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Lauer to Steele: Will President's Stocking Be 'Empty On Christmas Day?'

NBC's Matt Lauer, on Monday's Today show, in his first question to RNC Chair Michael Steele, asked if opponents to Barack Obama's health care reform bill, were going to deprive the President of politically joyous holiday season, as the Today co-anchor pressed: "So is the President's stocking going to be empty on Christmas Day?" Lauer then went on to question if the Republican's entire strategy was that of simply "delaying and stalling," as seen in the following exchange:

MATT LAUER: Let's talk about health care reform. The President says he thinks the Senate will pass his version of the bill by Christmas. Joe Lieberman says he's not voting for it in it's current form. So is the President's stocking going to be empty on Christmas Day?

MICHAEL STEELE: I hope so, Matt, I really do. You know it's an amazing feat of tin-ear, you know, episodes here in Washington where people are not listening to what folks back at home are saying. I think the polls, latest polls are showing up to 60 percent of the people want this thing either stopped, slowed down or somehow modified to, to take into account, as, as Savannah reported, the spending. I mean, no one's telling us where this money is gonna come from to pay for a lot of the, the changes that this health care bill has in it. You have Lieberman and others sitting there going, "Well I don't know, this is not what we thought it was gonna be, there's still a little bit of a public option here or there."

LAUER: Right.

STEELE: So the reality of it is there's so many different points of view on this one bill. Then you roll that into Medicare, which, you know, the CBO last time I checked score was going bankrupt. And yet you want to cut money from that and, and then model the entire system around that?

LAUER: But Michael-

STEELE: To me, the American people are saying enough's enough right now.

LAUER: Let me talk about it from the Republicans' point of view here. Because it seems as if this delay, stall, that is the major strategy. And I, and I understand that you disagree with the direction that the Democrats are taking this.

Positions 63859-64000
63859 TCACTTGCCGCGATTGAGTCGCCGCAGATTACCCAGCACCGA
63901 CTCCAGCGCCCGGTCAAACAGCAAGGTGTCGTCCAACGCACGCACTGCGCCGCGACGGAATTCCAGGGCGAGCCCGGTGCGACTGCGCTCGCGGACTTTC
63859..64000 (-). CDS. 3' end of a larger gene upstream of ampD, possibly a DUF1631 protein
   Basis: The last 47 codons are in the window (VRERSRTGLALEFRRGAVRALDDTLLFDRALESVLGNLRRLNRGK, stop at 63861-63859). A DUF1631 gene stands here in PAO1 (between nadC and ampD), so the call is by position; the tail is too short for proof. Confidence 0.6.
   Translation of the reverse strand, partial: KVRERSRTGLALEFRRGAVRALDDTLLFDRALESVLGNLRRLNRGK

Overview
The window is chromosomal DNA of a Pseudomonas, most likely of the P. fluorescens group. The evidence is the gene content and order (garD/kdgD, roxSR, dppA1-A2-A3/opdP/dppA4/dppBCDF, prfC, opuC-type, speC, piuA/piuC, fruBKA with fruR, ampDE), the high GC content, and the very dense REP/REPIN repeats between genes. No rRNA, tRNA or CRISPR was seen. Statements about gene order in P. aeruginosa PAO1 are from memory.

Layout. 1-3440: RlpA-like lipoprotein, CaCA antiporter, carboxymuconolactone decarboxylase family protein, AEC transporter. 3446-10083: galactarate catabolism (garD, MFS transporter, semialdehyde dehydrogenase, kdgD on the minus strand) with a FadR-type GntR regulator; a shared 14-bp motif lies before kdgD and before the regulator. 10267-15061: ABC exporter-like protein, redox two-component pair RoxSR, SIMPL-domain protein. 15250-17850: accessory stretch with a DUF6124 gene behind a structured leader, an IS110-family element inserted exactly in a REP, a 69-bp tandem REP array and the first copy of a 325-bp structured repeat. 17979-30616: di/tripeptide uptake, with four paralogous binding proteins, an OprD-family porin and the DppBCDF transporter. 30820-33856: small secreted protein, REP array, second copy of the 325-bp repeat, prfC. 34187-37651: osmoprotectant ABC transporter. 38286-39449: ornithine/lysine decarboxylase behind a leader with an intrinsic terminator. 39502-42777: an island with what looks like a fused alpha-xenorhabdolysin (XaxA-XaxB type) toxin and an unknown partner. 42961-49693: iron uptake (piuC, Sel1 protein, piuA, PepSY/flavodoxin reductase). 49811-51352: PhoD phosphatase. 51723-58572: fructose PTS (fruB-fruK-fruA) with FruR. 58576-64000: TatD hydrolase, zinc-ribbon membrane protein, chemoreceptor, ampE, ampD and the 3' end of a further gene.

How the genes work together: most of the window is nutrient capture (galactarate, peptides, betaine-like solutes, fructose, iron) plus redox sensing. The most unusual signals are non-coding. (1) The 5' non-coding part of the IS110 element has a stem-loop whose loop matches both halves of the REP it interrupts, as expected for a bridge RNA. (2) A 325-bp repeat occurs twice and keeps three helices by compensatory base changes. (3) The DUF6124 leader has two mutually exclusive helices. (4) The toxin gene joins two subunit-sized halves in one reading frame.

STEELE: Yeah.

LAUER: But do those 60 percent of Americans in this country still want you to do something else? Do they want you to roll up your sleeves and work with the Democrats on something better as opposed to just delaying and stalling?

The following is the entire interview as it was aired on the December 14, Today show:

MATT LAUER: Michael Steele is the chairman of the Republican National Committee. Mr. Steele good to see you. Good morning.

MICHAEL STEELE: Hey good to see you, Matt. How are you?

LAUER: I'm fine, thanks.

STEELE: Good.

LAUER: Let's talk about health care reform. The President says he thinks the Senate will pass his version of the bill by Christmas. Joe Lieberman says he's not voting for it in it's current form. So is the President's stocking going to be empty on Christmas Day?

STEELE: I hope so, Matt, I really do. You know it's an amazing feat of tin-ear, you know, episodes here in Washington where people are not listening to what folks back at home are saying. I think the polls, latest polls are showing up to 60 percent of the people want this thing either stopped, slowed down or somehow modified to, to take into account, as, as Savannah reported, the spending. I mean, no one's telling us where this money is gonna come from to pay for a lot of the, the changes that this health care bill has in it. You have Lieberman and others sitting there going, "Well I don't know, this is not what we thought it was gonna be, there's still a little bit of a public option here or there."